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The Story of God: In Remembrance of Her

Matthew 26:1-13, NRSV

Reflections

The central Christian belief is that Christ’s death has somehow put us right with God and given us a fresh start. Theories as to how it did this are another matter. A good many different theories have been held as to how it works; what all Christians are agreed on is that it does work. I will tell you what I think it is like…. A man can eat his dinner without understanding exactly how food nourishes him. A man can accept what Christ has done without knowing how it works: indeed, he certainly would not know how it works until he has accepted it.


We are told that Christ was killed for us, that His death has washed out our sins, and that by dying He disabled death itself. That is the formula. That is Christianity. That is what has to be believed. Any theories we build up as to how Christ’s death did all this are, in my view, quite secondary: mere plans or diagrams to be left alone if they do not help us, and, even if they do help us, not to be confused with the thing itself. All the same, some of these theories are worth looking at.

— C.S. Lewis
Mere Christianity

  • Extravagant love of Mary
  • Typical application of this passage: Mary showing her commitment
  • But this application might make us feel guilty
  • Same story in Mark: “She did what she could”

  • Extravagant love of Jesus
  • We always find Jesus to be with the weakest, most vulnerable
  • We do not sacrifice a person for a principle
  • The shepherd would go look for the one lost sheep, even with 99 on hand


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The Story of God: Urgency

Matthew 25:1-13, NRSV

Reflections

I love songs about horses, railroads, land, Judgment Day, family, hard times, whiskey, courtship, marriage, adultery, separation, murder, war, prison, rambling, damnation, home, salvation, death, pride, humor, piety, rebellion, patriotism, larceny, determination, tragedy, rowdiness, heart-break, and love. And mother. And God.

— Johnny Cash

  • Parables are for us to think
  • We could be doing a lot of religious rituals, bypassing the heart
  • This parable is threatening, parable of judgement

  • v8-10: You can’t borrow intentionality
  • You can’t live off your spouse’s spirituality

  • v10: You can be too late for readiness, because God is just
  • God is both Love and Justice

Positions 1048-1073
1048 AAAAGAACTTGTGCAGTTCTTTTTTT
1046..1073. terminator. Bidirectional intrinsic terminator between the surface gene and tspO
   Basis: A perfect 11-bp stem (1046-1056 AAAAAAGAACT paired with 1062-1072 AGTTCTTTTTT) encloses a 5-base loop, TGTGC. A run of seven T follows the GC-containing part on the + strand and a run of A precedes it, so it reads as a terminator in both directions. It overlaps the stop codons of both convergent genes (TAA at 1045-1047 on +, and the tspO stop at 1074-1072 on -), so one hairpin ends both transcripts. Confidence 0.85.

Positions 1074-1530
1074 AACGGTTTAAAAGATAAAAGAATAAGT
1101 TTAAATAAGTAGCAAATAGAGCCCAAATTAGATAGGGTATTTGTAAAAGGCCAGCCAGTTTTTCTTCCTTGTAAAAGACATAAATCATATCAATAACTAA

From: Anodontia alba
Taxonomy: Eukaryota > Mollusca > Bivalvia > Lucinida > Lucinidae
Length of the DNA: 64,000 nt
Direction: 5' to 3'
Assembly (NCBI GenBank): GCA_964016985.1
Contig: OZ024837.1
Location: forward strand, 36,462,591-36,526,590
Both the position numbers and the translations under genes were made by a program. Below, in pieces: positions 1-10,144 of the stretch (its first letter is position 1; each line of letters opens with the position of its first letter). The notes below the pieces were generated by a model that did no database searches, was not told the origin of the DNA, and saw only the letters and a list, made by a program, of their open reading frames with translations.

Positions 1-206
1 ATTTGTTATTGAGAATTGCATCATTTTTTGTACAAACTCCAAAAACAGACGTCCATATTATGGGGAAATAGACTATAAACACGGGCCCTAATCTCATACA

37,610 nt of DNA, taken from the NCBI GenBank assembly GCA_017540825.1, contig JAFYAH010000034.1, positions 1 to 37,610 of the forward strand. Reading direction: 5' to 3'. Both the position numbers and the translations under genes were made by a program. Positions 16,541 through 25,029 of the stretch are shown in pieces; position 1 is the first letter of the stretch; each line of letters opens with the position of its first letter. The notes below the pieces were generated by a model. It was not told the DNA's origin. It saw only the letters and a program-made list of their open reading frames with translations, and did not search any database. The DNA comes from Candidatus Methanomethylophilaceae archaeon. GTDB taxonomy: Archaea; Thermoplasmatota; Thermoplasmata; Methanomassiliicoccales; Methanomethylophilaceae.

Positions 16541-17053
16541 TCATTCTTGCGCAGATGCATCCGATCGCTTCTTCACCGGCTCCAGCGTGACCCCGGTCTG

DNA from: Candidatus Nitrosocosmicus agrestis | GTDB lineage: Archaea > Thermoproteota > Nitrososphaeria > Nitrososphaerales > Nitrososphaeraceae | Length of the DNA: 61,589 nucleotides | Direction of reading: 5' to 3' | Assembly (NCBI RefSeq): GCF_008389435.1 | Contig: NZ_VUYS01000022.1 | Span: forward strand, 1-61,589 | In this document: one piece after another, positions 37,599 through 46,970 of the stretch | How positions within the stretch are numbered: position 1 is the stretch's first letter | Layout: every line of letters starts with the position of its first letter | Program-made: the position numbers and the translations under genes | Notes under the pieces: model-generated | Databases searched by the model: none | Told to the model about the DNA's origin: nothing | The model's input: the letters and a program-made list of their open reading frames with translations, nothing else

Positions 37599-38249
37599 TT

• There is urgency

  • We can get sleepy, because there are things in life we don’t want to deal with
  • It could be addiction
  • v13: Do not get sleepy with spirituality


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The Story of God: The Banquet

Matthew 22:1-14, NRSV

Reflections

“Fears the Lord.” Reverence might be a better word. The Bible isn’t interested in whether we believe in God or not. It assumes that everyone more or less does. What it is interested in is the response we have toward him: will we let God be as he is, majestic and holy, vast and wondrous, or will we always be trying to whittle him down to the size of our small minds, insist on confining him within the boundaries we are comfortable with, refuse to think of him other than in images that are convenient to our life-style? But then we are not dealing with the God of creation and the Christ of the cross, but with a dime-store reproduction of something made in our image, usually for commercial reasons. To guard against all such blasphemous chumminess with the Almighty, the Bible talks of the fear of the Lord—not to scare us but to bring us to awesome attention before the overwhelming grandeur of God, to shut up our whining and chattering and stop our running and fidgeting so that we can really see him as he is and listen to him as he speaks his merciful, life-changing words of forgiveness.

— Eugene H. Peterson
A Long Obedience in the Same Direction

  • Possible responses to this tough passage, that the city was burned and destroyed:
  • Justify the violence, and for yourself
  • Run away, and have nothing to do with this act and God
  • Be struggle with it, and deal with it

  • What really gets God angry: Complete refusal of God’s Grace
  • God is the king who invites
  • But we have competing invitations: Beware, it is easy to get distracted in life
  • Some might think it is invitation to be servant for the king, which might mean less freedom, being abused

  • v11: King insists to cloth us
  • We would get thrown out when we refuse King’s Grace